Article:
The chief executive of the New Zealand Superannuation Fund, Adrian Orr, has reiterated his “unshakeable belief" in taking a long-term view for investment. It comes after - although not in response to - media criticism of losses the fund suffered in a loan investment to a Portuguese bank.
The NZ$27 billion ($20.1 billion) fund, which late last year won one of AsianInvestor's inaugural awards for institutional excellence in the field of governance, has been under fire at home for an unusual blemish on its record of investing, which it reported on February 19.
NZ Super is widely recognised for having one of the most robust and respected investment processes among sovereign funds in Asia Pacific, with a reference portfolio for low-cost passive global exposure and a risk-allocation process for active investment decision-making.
The fund’s investment returns have averaged 9.8% since 2003 and in the past two years it has recorded gains of 24.3% and 17.5%.
Nevertheless, NZ Super recorded a $150 million loss on a loan investment to the failed Banco Espirito Santo in Portugal last year, a deal arranged by Goldman Sachs.
The bank failed in August 2014 and the insurance arranged by NZ Super, in the form of credit default swaps issued by Goldman Sachs, would have covered the loss.
However, the Bank of Portugal, in separating solvent and insolvent parts of the failed bank, placed the Goldman vehicle used for the loan, Oak Finance, into the ‘bad bank’ category, invalidating NZ Super's insurance in the process.
NZ Super has argued it could not have foreseen this move by Bank of Portugal. Goldman, NZ Super and other investors* are now involved in legal proceedings in the English courts in an effort to recover losses.
An official statement on behalf of Oak Finance investors stated, "these investors will also be filing public law proceedings in Portugal against the Bank of Portugal.
"Although the Bank of Portugal has been provided with the facts that would require it to reverse its decision, the Bank has refused to do so."
A spokesperson for Goldman Sachs separately confirmed that it intended to pursue "all appropriate legal remedies without delay". The US bank alleged factual errors and violation of the principles of due process and fairness by Bank of Portugal.
Orr has said the fund expects to recover the money, but has nonetheless made provision for the loss in its latest filing in New Zealand.
An official statement from the NZ Super attempted to put the loss in perspective, with respect to the size of the fund and overall success of its investment policy. “The strategy [for investing in loan structures] has been in place for a number of years and has been successful over time and when considered as a whole,” said the fund's head of communications Catherine Etheredge.
In reiterating the long term philosophy, Orr stressed that for a fund like NZ Super to be successful, “the discipline must be institutionalised."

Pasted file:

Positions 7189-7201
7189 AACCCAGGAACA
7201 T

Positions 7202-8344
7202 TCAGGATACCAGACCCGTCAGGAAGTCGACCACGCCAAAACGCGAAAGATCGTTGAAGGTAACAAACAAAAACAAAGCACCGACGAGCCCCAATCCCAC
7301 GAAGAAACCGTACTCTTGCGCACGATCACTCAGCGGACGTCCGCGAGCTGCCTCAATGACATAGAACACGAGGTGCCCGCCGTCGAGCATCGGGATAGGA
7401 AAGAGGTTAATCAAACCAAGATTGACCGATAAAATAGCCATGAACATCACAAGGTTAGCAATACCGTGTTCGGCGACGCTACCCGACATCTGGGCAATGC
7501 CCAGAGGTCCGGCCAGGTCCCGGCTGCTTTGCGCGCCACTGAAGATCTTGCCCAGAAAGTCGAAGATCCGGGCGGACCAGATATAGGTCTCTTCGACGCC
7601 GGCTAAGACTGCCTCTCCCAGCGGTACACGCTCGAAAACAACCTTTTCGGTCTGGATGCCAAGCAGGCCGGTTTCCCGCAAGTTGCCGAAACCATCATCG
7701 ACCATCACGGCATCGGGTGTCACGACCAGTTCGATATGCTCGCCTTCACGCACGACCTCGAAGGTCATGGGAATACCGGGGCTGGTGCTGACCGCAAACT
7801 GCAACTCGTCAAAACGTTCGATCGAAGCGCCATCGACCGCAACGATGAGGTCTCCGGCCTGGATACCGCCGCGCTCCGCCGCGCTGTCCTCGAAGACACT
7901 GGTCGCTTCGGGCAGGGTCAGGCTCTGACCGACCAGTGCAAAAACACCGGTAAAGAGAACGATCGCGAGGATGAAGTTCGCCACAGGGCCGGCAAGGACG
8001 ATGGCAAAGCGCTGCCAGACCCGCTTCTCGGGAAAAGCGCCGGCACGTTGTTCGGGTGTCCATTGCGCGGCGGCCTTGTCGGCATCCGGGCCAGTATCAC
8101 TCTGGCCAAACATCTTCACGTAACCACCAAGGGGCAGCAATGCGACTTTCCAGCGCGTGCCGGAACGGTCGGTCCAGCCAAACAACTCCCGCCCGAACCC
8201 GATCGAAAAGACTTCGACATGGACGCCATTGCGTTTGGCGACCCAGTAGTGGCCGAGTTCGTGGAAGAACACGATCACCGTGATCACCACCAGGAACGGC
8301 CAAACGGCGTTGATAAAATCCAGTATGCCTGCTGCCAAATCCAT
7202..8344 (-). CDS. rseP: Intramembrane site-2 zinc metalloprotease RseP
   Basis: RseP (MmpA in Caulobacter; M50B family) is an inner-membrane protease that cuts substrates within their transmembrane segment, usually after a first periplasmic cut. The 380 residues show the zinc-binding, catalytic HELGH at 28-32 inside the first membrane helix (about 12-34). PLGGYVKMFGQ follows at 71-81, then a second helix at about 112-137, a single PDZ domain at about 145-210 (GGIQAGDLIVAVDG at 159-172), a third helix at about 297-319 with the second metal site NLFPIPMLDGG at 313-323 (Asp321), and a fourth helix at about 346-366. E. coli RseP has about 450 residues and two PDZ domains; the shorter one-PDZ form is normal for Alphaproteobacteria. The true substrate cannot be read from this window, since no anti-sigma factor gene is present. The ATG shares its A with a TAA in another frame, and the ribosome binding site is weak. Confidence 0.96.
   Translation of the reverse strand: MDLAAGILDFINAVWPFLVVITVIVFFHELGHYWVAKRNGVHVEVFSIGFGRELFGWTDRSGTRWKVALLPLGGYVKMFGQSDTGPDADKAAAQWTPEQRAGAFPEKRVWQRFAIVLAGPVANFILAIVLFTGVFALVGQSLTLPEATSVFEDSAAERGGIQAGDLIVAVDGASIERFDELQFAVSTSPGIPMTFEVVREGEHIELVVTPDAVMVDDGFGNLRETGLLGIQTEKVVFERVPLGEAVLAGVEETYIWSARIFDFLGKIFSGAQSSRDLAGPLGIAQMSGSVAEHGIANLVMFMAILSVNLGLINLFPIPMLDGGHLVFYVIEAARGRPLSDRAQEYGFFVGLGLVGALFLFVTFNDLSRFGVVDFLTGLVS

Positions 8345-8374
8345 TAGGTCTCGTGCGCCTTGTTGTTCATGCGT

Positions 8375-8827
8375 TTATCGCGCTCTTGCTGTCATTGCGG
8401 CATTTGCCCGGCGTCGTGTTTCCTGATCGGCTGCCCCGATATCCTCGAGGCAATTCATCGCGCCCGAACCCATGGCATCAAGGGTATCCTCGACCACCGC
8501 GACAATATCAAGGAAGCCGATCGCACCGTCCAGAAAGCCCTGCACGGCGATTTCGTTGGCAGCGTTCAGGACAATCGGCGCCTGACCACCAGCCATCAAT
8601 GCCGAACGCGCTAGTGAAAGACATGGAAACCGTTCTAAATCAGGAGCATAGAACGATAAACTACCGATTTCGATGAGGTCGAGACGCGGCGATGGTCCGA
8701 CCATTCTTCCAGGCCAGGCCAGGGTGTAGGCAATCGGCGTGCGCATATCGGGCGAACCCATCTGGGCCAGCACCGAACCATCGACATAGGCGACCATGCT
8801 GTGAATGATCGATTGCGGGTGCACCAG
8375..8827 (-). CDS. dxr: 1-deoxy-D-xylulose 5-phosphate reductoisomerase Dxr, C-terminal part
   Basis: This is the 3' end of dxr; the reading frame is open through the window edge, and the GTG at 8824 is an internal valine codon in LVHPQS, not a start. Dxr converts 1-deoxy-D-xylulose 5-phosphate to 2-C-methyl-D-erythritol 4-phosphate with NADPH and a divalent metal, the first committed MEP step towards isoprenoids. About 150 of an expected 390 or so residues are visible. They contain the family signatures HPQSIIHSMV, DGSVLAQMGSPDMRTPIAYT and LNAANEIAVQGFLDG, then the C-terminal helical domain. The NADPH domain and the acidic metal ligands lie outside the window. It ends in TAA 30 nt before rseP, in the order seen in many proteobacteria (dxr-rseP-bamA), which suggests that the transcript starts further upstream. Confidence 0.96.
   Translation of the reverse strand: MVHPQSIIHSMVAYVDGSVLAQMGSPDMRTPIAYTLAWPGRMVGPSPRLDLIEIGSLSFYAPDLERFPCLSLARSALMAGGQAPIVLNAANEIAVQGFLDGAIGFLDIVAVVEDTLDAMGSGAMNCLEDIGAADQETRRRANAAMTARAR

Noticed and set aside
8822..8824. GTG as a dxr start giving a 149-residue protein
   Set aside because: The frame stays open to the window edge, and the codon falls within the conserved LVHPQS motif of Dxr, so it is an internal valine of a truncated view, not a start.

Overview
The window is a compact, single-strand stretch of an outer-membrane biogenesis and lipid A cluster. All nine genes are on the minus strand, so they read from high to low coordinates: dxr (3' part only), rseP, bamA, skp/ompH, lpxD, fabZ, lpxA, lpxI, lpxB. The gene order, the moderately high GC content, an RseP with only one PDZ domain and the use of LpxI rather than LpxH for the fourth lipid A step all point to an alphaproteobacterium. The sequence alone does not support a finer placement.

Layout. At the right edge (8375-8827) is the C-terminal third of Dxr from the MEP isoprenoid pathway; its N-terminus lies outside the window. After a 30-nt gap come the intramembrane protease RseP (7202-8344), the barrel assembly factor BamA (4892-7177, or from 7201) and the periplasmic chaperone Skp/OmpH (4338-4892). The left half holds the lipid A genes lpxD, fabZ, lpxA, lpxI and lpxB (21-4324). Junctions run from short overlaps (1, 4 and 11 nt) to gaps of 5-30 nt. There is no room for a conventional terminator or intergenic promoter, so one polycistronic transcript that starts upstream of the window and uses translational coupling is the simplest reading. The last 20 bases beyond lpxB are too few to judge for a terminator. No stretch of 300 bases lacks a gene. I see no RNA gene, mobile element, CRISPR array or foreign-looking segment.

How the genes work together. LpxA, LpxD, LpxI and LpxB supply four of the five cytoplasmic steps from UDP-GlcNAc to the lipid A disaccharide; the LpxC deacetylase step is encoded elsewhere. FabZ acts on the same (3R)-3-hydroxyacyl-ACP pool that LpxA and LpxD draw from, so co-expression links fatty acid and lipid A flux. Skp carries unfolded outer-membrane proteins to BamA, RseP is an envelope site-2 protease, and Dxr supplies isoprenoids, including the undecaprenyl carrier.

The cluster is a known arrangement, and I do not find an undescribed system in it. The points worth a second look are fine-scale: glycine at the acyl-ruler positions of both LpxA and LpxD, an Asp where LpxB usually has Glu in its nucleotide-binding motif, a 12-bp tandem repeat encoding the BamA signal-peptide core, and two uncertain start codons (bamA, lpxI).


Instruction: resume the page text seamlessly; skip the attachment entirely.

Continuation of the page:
He stated certain institutional characteristics had to be to the fore, including a commercially focused mandate with a board of directors that independently decides on a desired risk-return profile and strategy for the fund; board support of management in the execution of the strategy; limited claims on capital; sufficient liquidity; and generally low levels of peer and agency risk.
Orr noted that financial markets were not perfect, adding: “Short-term behaviour is both a cause and a consequence. Our view allows us to be more level-headed, to discount short-term manias and panics in equal measure, and to seek long-term profit from these instead.”
The fund characterises investment themes as the long-term secular influences on the global economy “that are inexorable and invariant to business cycles”, said Orr. He highlighted global warming and urbanisation of developing countries as themes that would play out over generations, irrespective of periodic booms and busts of the global economy.”
Meanwhile, NZ Super and the Government of Singapore Investment Corporation (GIC) are among the contributors to a newly released white paper on long-term investing.
The white paper, entitled Long-term Portfolio Guide, is an output from an initiative comprised of investment professionals from the Canadian Pension Plan Investment Board, PGGM, Washington State Investment Board, BlackRock, Fidelity, GIC and NZ Super.
It was designed to develop practical ideas for how institutional investors might reorient their portfolio strategies and management practices to emphasise long-term value creation and, by doing so, be a powerful force promoting a long-term mindset throughout the investment value chain.
The result of this work provides recommendation across five core action areas: investment beliefs, risk appetite, benchmarking, evaluations and incentives, and investment mandates.
Using real case studies from each contributing institution, the report makes a case for creating a sound governance structure as the basis for the investment process. To read the white paper, please click here.
*The other investors include ANDBank, Avenue Capital, Elliott Management Corp, Karrick, Silver Point Capital, FFI Fund, FYI Ltd, Olifant Fund and TDCPensionskasse.